Researchers believe that increasing vitamin D levels may improve control of these cardiovascular risk factors, as well as long-term outcomes for patients with systemic lupus erythematosus (SLE), the University of Birmingham said in a Saturday press release.
Since photosensitivity is a key feature of LEDs, scientists say a combination of avoiding the sun, using high-factor sunscreen, and living in countries further north can help reduce levels of vitamin D in patients with lupus. Patients with more severe disease also had vitamin D levels.
An international research team, led by experts from the University of Birmingham and the University of Manchester, studied vitamin D levels in 1,163 SLE patients in 33 centers in 11 countries, publishing their rheumatology findings.
Report co-author Dr John A Reynolds, Clinical Lecturer in Rheumatology at the University of Birmingham, commented: “Our results suggest that coexisting physiological abnormalities may contribute to long-term cardiovascular risk in the onset of SLE. “.
“We have found a link between lower vitamin D levels and metabolic syndrome and insulin resistance. Further studies could confirm whether restoring vitamin D levels helps reduce these cardiovascular risk factors and improve the quality of life of lupus patients, ”he said.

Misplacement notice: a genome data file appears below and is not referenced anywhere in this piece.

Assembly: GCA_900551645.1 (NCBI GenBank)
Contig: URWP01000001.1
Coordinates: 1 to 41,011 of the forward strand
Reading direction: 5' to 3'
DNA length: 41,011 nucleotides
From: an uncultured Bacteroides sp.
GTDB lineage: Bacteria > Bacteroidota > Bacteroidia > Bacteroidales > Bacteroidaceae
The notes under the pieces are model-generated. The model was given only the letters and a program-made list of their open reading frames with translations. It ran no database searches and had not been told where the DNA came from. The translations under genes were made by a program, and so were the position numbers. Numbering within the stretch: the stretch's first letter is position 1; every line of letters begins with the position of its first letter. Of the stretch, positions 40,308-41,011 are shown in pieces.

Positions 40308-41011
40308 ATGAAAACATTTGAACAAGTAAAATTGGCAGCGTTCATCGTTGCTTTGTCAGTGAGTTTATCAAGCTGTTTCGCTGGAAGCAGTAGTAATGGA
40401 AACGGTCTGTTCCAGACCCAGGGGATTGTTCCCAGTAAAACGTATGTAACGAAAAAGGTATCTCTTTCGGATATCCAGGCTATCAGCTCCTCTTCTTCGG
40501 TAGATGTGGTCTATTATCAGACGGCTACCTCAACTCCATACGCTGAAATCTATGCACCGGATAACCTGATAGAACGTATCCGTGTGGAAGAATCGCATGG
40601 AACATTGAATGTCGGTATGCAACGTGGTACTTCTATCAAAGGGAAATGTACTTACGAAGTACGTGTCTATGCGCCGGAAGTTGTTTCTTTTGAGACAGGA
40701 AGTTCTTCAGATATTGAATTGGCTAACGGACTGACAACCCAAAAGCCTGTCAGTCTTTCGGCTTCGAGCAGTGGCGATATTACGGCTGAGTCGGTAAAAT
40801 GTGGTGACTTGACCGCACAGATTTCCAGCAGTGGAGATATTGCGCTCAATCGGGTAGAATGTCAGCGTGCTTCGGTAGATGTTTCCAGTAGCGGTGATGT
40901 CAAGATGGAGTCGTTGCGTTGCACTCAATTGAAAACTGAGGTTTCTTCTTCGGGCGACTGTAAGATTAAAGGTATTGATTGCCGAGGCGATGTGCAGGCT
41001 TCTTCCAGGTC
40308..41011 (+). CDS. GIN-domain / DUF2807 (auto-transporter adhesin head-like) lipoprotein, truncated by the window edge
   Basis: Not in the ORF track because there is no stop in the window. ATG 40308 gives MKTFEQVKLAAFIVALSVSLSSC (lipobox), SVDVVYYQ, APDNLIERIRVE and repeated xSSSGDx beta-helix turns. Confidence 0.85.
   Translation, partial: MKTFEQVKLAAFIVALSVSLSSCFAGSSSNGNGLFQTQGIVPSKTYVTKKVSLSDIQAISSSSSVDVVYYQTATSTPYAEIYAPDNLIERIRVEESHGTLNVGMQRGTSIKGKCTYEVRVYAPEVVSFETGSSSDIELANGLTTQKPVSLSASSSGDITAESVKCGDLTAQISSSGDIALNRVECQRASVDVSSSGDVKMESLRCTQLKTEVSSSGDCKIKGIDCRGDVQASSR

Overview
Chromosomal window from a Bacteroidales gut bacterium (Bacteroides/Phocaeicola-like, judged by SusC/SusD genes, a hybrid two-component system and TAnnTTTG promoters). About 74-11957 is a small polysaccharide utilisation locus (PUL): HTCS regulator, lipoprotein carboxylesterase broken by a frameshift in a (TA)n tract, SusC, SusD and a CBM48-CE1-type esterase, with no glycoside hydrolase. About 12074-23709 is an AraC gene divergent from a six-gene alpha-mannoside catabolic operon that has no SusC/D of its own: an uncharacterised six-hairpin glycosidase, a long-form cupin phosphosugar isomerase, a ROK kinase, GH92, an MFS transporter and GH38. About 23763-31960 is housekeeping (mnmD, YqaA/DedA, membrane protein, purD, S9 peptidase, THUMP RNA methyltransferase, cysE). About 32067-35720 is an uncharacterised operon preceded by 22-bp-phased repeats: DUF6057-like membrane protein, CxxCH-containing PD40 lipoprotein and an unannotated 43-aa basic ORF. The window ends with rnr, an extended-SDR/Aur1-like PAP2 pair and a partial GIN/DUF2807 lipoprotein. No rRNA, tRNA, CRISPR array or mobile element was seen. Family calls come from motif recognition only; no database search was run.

Lupus is a rare, incurable immune system disease more common in women, where the immune system is overactive, causing inflammation anywhere in the body. Left untreated, the disease threatens irreversible damage to major organs, including the kidneys, heart, lungs and brain.
Metabolic syndrome is a combination of diabetes, high blood pressure (hypertension), abnormal cholesterol levels, and obesity.
People with metabolic syndrome are at greater risk of getting coronary heart disease, stroke, and other conditions that affect the blood vessels.
The researchers note that patients with SLE have an excessive cardiovascular risk, up to 50 times that seen in people without the disease – this cannot be attributed solely to traditional cardiovascular risk factors, such as high blood pressure or smoking.
The mechanisms underlying the association between hypertension and low vitamin D in SLE are unclear, but researchers believe they may be related to the impact of vitamin D deficiency on the patient’s body. renin-angiotensin hormonal system, which regulates blood pressure, fluid and electrolyte balance, as well as systemic vascular resistance.
“This is the largest study ever to examine associations between vitamin D levels and metabolic syndrome in SLE; it also has the advantage of being an international cohort with diverse racial and ethnic backgrounds – generating results that will be applicable in many contexts, ”commented Dr. Reynolds.